Melissa McEwen and Chris Masterjohn I had met before, and I greatly admire their persistence in chasing down truth, and excellence in analysis of papers. John Durant and I had a discussion about writing books - his sounds well on its way. He's very down-to-earth and approachable. Clifton Harski and Erwan Le Corre - I will talk more about them in my MovNat post. Dr. Pendergrass had called me before to discuss the neuroregulation of obesity, he is not a blogger, but teaches biochemistry to med students, and is intense and enthusiastic about the evolutionary medicine movement. Jimmy and Christine Moore - we stayed at the same hotel, so I got a chance to speak with them several times. Very sweet and enthusiastic - loved Jimmy's twitter coverage of the event. I felt for their recent losses. Paul and Shou Ching Jaminet - of course I've met them before, but I love talking to them so much I have to pull myself away to meet some of the non-Bostonians. Their combination of genius, humility, and gentle disposition is a terrific antidote to the typical slash and burn academic types.
At the conference proper I met a bunch more people: Julianne Taylor and her husband Mark, the other part of the New Zealand contingent. I loved talking to Julianne and Mark - and I love her clothes (actually, Mark was a very sharp dresser too). Danny Roddy, Chris Kresser's sidekick in the Healthy Skeptic Podcast - very nice young man who seemed to know everyone already, and introduced me to a lot of people. Dave Csonka was terrific and easy-going. J. Stanton was unsurprisingly intense and very tall! Lindsay Starke was as cute and smart as her @gone2croatan twitter feed would lead you to believe. It was great to hang out with her and with Andrew. Lex Rooker, famous for his raw paleo living, is actually the one who gave me a cookie. He told me it was a "paleo cookie" - but as I told Danny Roddy, I've been around the cookie block a few times, and I know a neolithic cookie when I see one. I'm sorry to say it tasted much better than the pemmican. Basil G from Atlanta brings knowledge together from Greece, the Atlanta Roller Derby scene, Emory University biologic sciences, and photography. I hope he and Jolly took only good photographs of me ;-)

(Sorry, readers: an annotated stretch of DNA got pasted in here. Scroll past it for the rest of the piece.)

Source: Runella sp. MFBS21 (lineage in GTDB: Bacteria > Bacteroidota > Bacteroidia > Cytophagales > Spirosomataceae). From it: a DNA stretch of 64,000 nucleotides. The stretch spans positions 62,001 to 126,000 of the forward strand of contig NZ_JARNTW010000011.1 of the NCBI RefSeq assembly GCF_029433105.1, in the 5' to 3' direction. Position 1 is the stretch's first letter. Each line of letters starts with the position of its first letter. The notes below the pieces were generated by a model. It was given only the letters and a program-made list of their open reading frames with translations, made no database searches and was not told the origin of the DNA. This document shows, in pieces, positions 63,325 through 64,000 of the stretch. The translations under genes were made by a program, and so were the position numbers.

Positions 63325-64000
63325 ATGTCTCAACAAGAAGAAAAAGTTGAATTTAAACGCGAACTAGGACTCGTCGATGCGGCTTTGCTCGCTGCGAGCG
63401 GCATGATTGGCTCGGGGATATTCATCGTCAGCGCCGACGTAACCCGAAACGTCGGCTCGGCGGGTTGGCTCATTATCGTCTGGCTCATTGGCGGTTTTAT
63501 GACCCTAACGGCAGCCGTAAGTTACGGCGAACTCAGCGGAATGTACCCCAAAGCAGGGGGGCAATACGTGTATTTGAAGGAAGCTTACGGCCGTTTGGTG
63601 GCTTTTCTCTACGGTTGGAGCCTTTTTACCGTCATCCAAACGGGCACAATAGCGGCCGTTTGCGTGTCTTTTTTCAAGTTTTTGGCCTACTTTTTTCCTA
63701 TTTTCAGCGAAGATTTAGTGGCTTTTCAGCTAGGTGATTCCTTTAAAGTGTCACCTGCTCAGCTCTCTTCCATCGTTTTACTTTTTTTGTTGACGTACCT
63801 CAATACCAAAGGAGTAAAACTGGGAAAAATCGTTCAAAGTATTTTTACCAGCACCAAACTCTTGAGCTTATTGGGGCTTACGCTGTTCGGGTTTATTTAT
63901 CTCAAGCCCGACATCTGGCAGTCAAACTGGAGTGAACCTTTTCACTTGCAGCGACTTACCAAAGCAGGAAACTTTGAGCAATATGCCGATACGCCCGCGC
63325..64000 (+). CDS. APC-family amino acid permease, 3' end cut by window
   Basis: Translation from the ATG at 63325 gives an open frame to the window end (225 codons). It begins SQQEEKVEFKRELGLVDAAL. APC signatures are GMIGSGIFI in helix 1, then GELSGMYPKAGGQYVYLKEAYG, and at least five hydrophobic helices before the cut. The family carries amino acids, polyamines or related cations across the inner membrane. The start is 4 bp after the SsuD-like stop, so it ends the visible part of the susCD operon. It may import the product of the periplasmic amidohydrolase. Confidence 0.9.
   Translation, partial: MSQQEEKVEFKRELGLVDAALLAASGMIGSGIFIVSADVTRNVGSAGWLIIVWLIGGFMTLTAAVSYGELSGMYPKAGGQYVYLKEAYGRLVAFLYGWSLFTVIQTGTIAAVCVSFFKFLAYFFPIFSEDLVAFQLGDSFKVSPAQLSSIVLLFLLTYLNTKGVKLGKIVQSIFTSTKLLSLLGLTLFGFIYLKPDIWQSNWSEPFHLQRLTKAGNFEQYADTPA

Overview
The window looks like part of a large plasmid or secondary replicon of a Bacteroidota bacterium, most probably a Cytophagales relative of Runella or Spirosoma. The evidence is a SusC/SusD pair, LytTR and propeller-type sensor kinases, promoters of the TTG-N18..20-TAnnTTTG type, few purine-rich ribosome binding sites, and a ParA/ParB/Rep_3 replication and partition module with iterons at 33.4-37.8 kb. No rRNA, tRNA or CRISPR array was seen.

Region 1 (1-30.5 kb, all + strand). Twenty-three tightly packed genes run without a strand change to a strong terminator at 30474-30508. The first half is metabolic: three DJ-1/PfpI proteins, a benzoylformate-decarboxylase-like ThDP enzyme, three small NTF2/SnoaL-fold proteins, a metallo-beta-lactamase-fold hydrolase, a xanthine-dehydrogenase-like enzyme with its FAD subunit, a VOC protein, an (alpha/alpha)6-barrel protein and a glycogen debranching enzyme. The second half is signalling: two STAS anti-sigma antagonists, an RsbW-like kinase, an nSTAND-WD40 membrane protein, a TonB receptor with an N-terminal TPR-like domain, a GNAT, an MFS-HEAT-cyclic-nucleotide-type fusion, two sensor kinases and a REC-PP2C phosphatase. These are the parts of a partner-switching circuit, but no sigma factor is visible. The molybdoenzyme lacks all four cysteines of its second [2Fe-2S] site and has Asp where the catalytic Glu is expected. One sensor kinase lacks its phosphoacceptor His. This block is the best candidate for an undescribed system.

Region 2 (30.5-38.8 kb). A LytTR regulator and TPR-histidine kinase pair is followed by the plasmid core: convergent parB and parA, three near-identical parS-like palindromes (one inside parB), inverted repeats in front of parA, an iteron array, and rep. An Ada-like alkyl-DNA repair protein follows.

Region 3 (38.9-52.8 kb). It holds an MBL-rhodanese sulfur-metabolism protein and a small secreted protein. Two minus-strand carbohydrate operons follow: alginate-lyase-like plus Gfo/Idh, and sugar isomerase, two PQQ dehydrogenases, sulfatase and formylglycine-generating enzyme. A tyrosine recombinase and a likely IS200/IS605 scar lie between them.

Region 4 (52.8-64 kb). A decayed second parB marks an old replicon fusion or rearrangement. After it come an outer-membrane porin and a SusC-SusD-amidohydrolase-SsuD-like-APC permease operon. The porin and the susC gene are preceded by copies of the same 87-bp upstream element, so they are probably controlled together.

On the second day of the conference, I spoke briefly to Tom Naughton, who surprised me by knowing who I was. I also met The Lazy Caveman… and my memory is failing me at this point. I'm sure I am leaving out someone very important.
The culinary high point (besides the steaks on the first night) had to be going to Animal with Dallas and Melissa Hartwig, Julianne Taylor and her husband Mark McNeill, and Jamie Scott on Friday night. I was able to sample some foods for the first time - including brains (which was sort of like a crispy succulent custard), pig's tail, and fried pig ear. Everything was excellent, but not gluten free. Dallas and Melissa defy definition - they are superlative with respect to health, vibrancy, beauty, drive, organization and intelligence. I was very delighted to spend time with them. I loved the dinner Saturday night, sitting at a table with 20 of the presenters and good friends. I was very happy to meet Rhys Southan of Let Them Eat Meat - his blog is consistent and excellent. Most from this dinner group (which included, among others, Durant, Guyenet, McEwan, Minger, Southan, and Masterjohn) were younger than I am - I felt like the paleo big sister (though they might be young enough that I could be their paleo mom). Our party was crashed by some enthusiastic protestors of the Rawsome raid that happened Thursday morning.
You've probably had enough of the name game, and I'm running out of positive adjectives - next post will be about Day 3 of the symposium - the MovNat one day seminar at Venice Beach.